Anti-Nazi resistance member Freya von Moltke died on Friday after contracting a virus.
Along with her husband, Helmuth James Graf von Moltke, the former countess was vocal in her opposition to Germany's National Socialist regime during the 1930s and 1940s.
Born into a family of bankers in 1911, von Moltke met her future husband when she was 18. The pair were married in 1931 and both of them received law degrees before setting up a law practice in Berlin during Hitler's rise to power.
Founding of resistance
The von Moltke family estate in Kreisau, now Krzyzowa, Poland, was used for meetings of what became known as the Kreisau resistance movement. Members of the group were part of an attempt to assassinate Hitler, headed by Claus Schenk Graf von Stauffenberg, in July 1944.
Helmuth von Moltke was drafted into the German army as an international law expert. He went on to use his influence to have Jews deported to countries that would give them safe haven. He also argued that Germany should adhere to the Geneva Convention in its war with the Soviet Union. He was executed in January 1945 for treason.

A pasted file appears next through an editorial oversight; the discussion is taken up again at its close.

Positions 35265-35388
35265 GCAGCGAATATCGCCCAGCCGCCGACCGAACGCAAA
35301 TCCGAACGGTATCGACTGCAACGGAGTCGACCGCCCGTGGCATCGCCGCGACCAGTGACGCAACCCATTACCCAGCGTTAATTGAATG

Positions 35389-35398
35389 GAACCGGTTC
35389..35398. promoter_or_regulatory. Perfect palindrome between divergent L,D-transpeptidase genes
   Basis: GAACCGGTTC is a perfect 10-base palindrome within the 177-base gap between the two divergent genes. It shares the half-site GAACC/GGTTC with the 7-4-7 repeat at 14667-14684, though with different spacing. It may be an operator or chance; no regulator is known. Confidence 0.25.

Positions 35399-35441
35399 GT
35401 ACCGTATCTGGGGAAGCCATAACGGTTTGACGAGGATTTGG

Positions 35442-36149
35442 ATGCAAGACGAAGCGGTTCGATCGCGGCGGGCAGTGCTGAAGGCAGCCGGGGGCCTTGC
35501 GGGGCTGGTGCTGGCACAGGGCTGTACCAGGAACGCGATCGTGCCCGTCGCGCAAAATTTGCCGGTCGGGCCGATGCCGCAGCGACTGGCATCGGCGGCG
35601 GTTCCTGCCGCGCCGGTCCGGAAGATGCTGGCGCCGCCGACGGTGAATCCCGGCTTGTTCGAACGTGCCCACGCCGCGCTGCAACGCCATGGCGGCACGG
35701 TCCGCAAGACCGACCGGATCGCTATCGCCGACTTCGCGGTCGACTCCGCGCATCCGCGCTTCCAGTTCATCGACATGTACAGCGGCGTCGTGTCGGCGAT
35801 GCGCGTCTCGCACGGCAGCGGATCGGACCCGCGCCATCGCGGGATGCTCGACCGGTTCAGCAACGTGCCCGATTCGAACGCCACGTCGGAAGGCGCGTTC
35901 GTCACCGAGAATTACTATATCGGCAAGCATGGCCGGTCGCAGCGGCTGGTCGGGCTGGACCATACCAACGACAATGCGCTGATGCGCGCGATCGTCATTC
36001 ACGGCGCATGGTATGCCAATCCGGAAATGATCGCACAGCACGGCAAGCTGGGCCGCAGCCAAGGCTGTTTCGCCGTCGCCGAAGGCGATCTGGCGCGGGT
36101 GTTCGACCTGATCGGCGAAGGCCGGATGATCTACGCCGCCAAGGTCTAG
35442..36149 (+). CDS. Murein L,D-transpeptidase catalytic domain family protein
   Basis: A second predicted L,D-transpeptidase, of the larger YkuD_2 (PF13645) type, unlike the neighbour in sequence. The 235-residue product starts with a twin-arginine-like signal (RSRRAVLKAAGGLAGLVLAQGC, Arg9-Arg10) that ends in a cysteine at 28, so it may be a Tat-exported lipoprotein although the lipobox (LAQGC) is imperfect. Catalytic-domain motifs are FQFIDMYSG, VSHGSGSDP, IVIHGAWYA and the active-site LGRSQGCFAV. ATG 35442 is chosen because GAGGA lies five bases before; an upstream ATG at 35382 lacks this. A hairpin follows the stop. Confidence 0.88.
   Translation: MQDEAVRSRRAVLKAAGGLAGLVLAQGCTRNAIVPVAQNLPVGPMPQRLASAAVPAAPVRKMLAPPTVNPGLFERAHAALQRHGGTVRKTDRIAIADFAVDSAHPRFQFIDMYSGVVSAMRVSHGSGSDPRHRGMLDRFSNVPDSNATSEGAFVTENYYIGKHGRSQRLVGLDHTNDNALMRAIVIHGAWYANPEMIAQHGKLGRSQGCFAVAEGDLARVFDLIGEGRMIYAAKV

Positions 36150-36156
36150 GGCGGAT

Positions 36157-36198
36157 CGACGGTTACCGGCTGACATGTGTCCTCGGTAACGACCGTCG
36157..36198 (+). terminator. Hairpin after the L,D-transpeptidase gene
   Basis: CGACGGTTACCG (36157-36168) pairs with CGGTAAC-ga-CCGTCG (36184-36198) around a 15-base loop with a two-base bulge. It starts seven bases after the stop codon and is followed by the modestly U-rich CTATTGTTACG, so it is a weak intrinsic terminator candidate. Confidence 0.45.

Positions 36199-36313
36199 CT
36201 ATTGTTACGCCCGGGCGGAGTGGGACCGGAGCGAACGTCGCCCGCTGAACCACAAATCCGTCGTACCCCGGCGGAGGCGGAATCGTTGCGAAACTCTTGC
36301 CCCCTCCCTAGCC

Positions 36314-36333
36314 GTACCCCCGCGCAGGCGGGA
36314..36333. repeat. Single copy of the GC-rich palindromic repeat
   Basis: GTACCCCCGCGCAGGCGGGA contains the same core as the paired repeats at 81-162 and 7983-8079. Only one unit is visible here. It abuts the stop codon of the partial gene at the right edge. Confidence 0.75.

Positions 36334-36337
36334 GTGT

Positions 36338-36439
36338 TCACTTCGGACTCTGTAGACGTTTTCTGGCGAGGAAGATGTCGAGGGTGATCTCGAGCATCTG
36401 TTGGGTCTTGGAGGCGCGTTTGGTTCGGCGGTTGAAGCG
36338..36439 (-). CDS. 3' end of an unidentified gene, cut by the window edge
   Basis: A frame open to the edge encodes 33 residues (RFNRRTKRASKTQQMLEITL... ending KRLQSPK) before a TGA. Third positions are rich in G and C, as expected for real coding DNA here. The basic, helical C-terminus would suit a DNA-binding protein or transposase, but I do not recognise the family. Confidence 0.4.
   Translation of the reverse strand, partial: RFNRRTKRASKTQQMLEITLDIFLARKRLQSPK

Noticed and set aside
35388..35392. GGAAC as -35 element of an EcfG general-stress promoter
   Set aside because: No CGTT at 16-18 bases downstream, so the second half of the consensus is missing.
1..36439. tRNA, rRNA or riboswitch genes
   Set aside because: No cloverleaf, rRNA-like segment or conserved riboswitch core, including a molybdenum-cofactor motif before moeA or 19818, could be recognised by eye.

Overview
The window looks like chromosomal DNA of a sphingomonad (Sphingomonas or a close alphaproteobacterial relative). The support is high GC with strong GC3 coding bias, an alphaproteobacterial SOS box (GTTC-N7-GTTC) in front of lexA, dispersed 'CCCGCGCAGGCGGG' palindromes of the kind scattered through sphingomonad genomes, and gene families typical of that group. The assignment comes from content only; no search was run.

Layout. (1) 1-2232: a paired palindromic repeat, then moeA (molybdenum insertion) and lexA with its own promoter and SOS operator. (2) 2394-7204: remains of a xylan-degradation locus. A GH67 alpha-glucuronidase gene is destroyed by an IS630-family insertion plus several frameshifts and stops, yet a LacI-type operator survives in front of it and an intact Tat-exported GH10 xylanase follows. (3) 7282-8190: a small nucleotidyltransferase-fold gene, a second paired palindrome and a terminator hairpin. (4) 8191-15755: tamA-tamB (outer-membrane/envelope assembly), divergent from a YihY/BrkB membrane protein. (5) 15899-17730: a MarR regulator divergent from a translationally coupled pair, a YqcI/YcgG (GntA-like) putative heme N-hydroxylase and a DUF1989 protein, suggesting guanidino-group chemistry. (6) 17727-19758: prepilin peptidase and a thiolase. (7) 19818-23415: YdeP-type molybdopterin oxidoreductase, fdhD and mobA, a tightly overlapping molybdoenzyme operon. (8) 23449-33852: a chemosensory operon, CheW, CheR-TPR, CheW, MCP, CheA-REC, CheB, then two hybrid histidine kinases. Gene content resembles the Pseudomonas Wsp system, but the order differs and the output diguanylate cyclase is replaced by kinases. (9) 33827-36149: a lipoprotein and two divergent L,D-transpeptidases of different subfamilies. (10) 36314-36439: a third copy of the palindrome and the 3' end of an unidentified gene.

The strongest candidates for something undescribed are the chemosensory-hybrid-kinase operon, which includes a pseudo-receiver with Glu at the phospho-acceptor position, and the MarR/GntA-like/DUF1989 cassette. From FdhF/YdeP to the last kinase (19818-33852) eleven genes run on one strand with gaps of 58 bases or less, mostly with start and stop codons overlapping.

Escape through Poland
Upon her husband's arrest, Freya von Moltke fled with her two sons, emigrating to South Africa, where she began to write and give lectures about the German resistance movement.
She moved to Vermont in the United States in 1960 to live with Eugen Rosenstock-Huessy, a professor and social philosopher who escaped from Germany after the rise of the Nazis.
When he died in 1973, von Moltke dedicated her life to promoting Rosenstock-Huessy's work and that of her late husband. She published numerous books about resistance to the Nazis during the Second World War.
Krzyzowa was the site of a reconciliation mass between Germany and Poland in 1989.
Editor: Nancy Isenson